The Arkansas Court of Appeals on Wednesday rejected claims by former Jefferson County Judge Jack Jones that he was the victim of malicious prosecution and that his civil rights were violated by brothers and retired State Police investigators Charles and Roger McLemore.

The Arkansas Court of Appeals on Wednesday rejected claims by former Jefferson County Judge Jack Jones that he was the victim of malicious prosecution and that his civil rights were violated by brothers and retired State Police investigators Charles and Roger McLemore.


The court affirmed a ruling by Circuit Judge Marion Humphrey of Pulaski County that granted summary judgment to the McLemores after they had been sued by Jones in 2011.


In a nine-page opinion written by Associate Justice David Glover, the appeals court rejected both Jones’ argument on the malicious prosecution and civil rights claims.


Jones was county judge for Jefferson County, having been elected first in 1989 when the events that led up to the lawsuit began.


The McLemore brothers were special agents with the Arkansas State Police and, according to the court ruling, Jones and Charles McLemore engaged in what Jones called a "heated verbal altercation" in December 2004 or January 2005 over the naming of a road near property Charles McLemore owned.


Jones said Roger McLemore came to his office several times afterward and told Jones "he better do right with Charles" and at least one other person was reportedly told by Charles McLemore that he was "going to get Jones."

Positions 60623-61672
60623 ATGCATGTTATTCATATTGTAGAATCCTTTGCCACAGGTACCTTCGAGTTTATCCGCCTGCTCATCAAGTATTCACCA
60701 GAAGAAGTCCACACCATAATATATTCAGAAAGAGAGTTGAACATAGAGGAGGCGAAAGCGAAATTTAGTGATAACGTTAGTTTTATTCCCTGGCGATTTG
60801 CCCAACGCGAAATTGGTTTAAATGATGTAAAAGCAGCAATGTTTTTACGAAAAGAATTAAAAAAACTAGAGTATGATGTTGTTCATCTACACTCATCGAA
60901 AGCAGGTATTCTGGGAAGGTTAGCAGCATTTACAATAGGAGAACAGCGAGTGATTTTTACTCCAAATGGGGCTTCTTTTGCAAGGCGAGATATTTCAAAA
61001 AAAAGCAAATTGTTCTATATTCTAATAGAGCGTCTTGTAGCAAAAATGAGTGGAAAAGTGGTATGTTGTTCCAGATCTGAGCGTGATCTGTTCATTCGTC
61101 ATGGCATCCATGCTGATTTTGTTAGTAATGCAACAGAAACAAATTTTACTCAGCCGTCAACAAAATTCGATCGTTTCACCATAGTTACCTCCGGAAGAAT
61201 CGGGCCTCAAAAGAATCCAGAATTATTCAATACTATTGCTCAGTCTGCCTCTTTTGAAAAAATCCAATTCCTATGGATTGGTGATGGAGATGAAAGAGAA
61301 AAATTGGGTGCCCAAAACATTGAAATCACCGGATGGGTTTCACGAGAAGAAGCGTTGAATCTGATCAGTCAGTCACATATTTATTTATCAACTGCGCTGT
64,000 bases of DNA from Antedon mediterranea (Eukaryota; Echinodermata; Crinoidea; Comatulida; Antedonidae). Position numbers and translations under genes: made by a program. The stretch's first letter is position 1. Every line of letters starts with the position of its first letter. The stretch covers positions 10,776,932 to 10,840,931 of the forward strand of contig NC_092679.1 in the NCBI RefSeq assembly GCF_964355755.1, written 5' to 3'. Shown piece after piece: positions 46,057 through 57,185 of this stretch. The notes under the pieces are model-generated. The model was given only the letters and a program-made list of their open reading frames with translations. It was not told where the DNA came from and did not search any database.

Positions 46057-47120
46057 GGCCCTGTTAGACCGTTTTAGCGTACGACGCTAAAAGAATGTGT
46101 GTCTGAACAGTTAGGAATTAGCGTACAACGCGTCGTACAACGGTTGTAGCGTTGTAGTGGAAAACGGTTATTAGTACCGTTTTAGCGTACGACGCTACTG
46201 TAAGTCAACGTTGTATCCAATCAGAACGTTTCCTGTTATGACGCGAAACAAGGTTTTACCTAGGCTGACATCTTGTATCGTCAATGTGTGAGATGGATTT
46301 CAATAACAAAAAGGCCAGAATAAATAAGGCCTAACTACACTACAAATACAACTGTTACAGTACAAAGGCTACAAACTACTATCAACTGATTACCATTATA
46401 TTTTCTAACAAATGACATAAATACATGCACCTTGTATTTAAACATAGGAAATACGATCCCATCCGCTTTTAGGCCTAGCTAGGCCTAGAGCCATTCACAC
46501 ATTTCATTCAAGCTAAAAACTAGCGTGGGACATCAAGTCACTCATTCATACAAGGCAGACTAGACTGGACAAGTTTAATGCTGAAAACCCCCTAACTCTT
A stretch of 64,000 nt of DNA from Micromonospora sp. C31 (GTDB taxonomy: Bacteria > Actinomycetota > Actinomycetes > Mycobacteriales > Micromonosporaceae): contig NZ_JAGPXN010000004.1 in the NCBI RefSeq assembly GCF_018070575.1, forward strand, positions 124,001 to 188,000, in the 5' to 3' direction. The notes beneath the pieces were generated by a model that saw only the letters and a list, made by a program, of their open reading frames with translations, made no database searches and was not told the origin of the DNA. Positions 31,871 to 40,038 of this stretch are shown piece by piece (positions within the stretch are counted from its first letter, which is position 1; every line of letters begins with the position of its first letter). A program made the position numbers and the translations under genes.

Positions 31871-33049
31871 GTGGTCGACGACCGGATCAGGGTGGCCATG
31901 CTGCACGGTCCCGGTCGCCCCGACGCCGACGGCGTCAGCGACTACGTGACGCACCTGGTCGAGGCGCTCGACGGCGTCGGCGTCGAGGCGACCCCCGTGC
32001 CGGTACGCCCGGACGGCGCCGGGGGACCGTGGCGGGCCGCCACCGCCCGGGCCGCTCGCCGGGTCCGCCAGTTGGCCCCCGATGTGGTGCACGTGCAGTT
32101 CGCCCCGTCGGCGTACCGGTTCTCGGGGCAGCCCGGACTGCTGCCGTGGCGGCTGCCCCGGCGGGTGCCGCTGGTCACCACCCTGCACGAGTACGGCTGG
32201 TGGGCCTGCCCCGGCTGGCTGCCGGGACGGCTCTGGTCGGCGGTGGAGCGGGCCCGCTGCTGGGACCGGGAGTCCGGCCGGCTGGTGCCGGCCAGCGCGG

Charles McLemore and one of his neighbors disputed Jones’ version of the incident, saying Jones was the one who was agitated.


In February 2005, the Jefferson County Sheriff’s Office began an investigation into allegations of theft from the county tire shredder and four months later, in May, then-Prosecutor Stevan Dalrymple referred the matter to the Arkansas State Police. Roger McLemore was assigned as the investigator.


The scope of the investigation broadened after that and in late summer 2005, Dalrymple was notified that Jones was a "person of interest" in the investigation. Dalrymple asked that a special prosecutor be named to avoid an appearance of a conflict of interest and in November, Lona McCastlain, prosecuting attorney for the 23rd Judicial District-West, was named special prosecutor.


Roger McLemore presented his report to McCastlain in August 2006 and in the spring of 2007, she stepped down because of the workload in her home district.


Robert Dittrich, prosecuting attorney for the 11th Judicial District-West, was named special prosecutor and he remained in that job until after Jones went to trial in 2010.


On June 30, 2007, the Arkansas Division of Legislative Audit presented Dittrich with a report alleging several possible ethical violations and a warrant was issued for Jones’ arrest on Feb. 13, 2008.


Several of those charges were dropped by prosecutors and others dismissed before the trial in 2010, at which Jones was found not guilty.


Regarding Jones’ claims of malicious prosecution, Glover said Jones had to prove malice on the part of the McLemores or that there was insufficient probable cause for his arrest.


Glover said there were numerous items of evidence presented to establish probable cause, including information developed by McLemore and reports from Legislative Audit that were requested by the special prosecutors, while Jones had contended that the charges against him were based solely on affidavits from McLemore "which he claimed either embellished the truth or presented false information to create the appearance of probable cause.


"Jones’ efforts to create questions of fact were either not material, nor related to the existence of probable cause, or both," Glover said in the court ruling.